Dressage rider Yvonne Losos de Muñiz, who rides for the Dominican Republic and won individual bronze at the 2007 Pan American Games (Brazil), announced she’s quitting dressage following a ruling from the Court Of Arbitration For Sport on her 2012 London Olympic Games bid.
The Dominican Republic Equestrian Federation filed a protest with the FEI Tribunal in March, seeking to invalidate the results of two CDI competitions that took place in Sao Paulo, Brazil, Feb. 10-12 and Feb. 24-26, because they used three national judges on the five-judge panel. Fédération Equestre Internationale rules state that a minimum of three foreign judges must be used in Olympic Games qualifiers, and the FEI Dressage Committee hadn’t discussed or approved the exemption of a third foreign judge when the competitions took place. FEI rules also specify deadlines for CDI approval, and the schedules for the February CDIs in Brazil were submitted and approved after the deadline had passed.
Losos de Muñiz’ original appeal was rejected by the FEI Tribunal in May. The Tribunal said the FEI Dressage Committee had granted an exception in 2010 for all CDI***s and below outside of Europe to have two foreign judges, and the exception remained valid during the 2012 Olympic qualification period. The claim that a Brazilian judge had a conflict of interest was also rejected by the Tribunal, and the Tribunal ruled that late submitted schedules for CDIs—a reportedly common issue—shouldn’t lead to annulled results.
The Dominican Republic Equestrian Federation and Losos de Muñiz appealed the FEI Tribunal’s decision to the CAS in Lausanne, Switzerland, in May but lost their protest in July, and Losos de Muñiz didn’t get to compete in the Olympic Games. Brazil’s Luiza Tavares de Almeida was sent as the sole representative from Central and Latin America.
On Oct. 22, the CAS released their decision online (see bottom of page for full document), supporting the FEI’s decision to dismiss Losos de Muñiz’ original protest. But the CAS was critical of the FEI’s lack of clarification about the three-international-judge rule exception.
“Throughout 2010, feedback about the exception was positive, and so the FEI Dressage Department simply continued to apply it, though there is no evidence that the FEI Dressage Department ever decided to extend or renew it,” read the CAS decision.
The CAS rebuked the FEI, and in particular the FEI Dressage Department, for continuing to apply the Exception Memo rather than creating a new exception to the three-foreign judge rule under the Dressage Olympic Ranking List when that List came into existence.
“This practice of the FEI Dressage Department cannot be construed as a decision of the FEI Dressage Committee to create an exception to the three-foreign-judge rule under the Dressage Olympic Ranking List. Rather, it appears that no one on the FEI Dressage Committee (or in the FEI Dressage Department, for that matter) ever considered the issue,” read the decision. “The Panel considers the FEI’s oversight in this regard more than a little unfortunate, as it lies at the heart of this dispute—a dispute that has caused unnecessary upset and uncertainty for Mrs. Losos de Muñiz and Ms. Tavares de Almeida, as well as their national federations. It does not, however, provide a basis for deciding not to include the results of the Competitions in the Olympic rankings.”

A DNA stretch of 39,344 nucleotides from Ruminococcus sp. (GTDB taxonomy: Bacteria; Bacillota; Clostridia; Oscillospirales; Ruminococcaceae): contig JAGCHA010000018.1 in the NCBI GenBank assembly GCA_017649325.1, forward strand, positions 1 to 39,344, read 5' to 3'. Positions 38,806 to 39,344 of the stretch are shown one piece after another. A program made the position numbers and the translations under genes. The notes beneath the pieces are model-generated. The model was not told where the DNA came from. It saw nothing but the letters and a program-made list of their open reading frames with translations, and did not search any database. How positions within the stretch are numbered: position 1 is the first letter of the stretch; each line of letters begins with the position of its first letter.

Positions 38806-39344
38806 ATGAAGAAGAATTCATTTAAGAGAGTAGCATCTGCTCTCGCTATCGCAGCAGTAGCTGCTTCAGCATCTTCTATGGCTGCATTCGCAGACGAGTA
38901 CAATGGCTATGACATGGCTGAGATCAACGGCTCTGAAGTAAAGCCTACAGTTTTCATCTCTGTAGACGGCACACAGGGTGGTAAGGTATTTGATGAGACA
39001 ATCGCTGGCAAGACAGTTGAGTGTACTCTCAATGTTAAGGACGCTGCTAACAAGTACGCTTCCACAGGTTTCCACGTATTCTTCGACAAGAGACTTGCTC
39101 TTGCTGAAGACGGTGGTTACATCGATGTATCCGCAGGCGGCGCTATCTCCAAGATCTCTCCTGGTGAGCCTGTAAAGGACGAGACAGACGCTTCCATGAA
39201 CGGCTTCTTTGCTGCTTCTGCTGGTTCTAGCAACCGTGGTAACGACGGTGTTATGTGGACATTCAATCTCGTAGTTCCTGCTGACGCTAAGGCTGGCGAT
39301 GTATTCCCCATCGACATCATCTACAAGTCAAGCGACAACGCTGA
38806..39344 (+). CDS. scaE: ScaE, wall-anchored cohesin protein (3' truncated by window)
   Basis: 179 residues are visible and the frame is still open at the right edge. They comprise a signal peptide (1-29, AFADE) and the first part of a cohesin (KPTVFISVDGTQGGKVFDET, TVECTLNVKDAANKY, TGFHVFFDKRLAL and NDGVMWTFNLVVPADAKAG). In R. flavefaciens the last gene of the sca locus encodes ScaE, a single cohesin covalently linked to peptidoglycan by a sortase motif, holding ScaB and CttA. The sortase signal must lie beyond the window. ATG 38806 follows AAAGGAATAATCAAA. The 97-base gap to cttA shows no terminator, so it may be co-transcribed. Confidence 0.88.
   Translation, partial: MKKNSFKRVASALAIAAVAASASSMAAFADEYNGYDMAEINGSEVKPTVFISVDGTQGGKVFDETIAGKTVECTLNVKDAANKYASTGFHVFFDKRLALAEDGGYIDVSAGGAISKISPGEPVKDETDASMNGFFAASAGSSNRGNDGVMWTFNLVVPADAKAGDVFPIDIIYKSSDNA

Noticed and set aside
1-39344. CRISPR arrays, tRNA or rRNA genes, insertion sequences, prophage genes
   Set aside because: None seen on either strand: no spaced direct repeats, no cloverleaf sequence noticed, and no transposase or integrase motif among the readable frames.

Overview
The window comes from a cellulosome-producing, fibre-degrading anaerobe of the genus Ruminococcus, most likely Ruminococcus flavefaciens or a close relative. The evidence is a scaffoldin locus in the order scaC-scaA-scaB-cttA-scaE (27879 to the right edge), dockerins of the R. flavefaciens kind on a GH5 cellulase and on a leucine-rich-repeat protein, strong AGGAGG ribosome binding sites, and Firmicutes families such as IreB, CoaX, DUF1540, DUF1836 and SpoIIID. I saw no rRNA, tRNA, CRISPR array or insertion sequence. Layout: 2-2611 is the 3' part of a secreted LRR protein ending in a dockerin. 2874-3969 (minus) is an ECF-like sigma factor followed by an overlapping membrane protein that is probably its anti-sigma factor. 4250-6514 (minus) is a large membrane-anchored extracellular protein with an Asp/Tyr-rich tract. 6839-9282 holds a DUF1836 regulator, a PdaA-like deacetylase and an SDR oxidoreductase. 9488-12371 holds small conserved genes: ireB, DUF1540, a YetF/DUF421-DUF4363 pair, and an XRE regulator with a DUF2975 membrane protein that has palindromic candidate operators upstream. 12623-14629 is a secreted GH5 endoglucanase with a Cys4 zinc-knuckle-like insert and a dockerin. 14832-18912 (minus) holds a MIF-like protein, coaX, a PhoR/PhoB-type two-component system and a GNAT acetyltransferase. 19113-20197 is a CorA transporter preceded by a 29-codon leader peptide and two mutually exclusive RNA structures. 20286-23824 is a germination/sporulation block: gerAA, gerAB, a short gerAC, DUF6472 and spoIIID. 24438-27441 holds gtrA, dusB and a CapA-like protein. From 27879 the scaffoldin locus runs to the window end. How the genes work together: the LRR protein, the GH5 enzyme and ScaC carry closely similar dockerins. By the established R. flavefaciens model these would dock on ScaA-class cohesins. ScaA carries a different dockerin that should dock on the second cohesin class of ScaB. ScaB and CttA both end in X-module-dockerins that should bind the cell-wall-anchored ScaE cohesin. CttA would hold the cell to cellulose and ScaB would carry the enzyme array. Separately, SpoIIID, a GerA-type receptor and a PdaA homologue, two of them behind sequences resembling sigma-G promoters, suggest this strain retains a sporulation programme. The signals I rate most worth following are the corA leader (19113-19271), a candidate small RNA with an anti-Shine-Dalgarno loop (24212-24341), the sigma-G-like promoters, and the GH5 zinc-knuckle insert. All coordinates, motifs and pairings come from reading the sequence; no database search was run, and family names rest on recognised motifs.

After the CAS ruling came out, Losos de Muñiz announced she was quitting dressage in a statement published on Eurodressage.com on Oct. 24.
“My decision is not a result of losing the appeal, but rather a direct and unfortunate consequence of the manner in which I was treated by the FEI, specifically by its Dressage and Legal departments, during my protest and appeal. I feel at least vindicated that the CAS panel finds in its just-published decision that the FEI and its Dressage Department are ultimately to blame for this fiasco,” read the statement.
Losos de Muñiz said it would be difficult for her to continue competing in dressage due to “the unjustified, unfair and biased approach that the FEI Legal Department, headed by its Legal Counsel Lisa Lazarus—who worked in very close coordination with the other respondent, Brazil—used to confront our protest and latter appeal before both the FEI Tribunal and CAS.
“The FEI legal team went to unacceptable extremes during the entire process by questioning the motives for my protest and appeal, diminishing my professional capabilities and dismissing my personal accomplishments in an all-out attempt to ensure that we lost the case,” continued Losos de Muñiz.
In addition, she pointed out that her future in the sport looked dim considering the witnesses against her included the entire FEI Dressage Committee, the FEI Director of Dressage Trond Asmyr, the Chair of the FEI Dressage Committee Frank Kempermann, as well as more than 10 international judges.
“My sincere hope is that at least out of my decision to follow through with the process and willingness to go public on this issue, any rider who in the future believes that he or she has to file an appeal or protest against the FEI does not receive the appalling mistreatment I received from the FEI Legal and Dressage department,” said Losos de Muñiz. “Many things need to change in the FEI and its approach to development and universality if there is a hope for dressage to be a sport for all nations, regardless of their size and resources.”
In response, the FEI Secretary General Ingmar De Vos issued the following statement:
|CAS Final Decision||2.66 MB|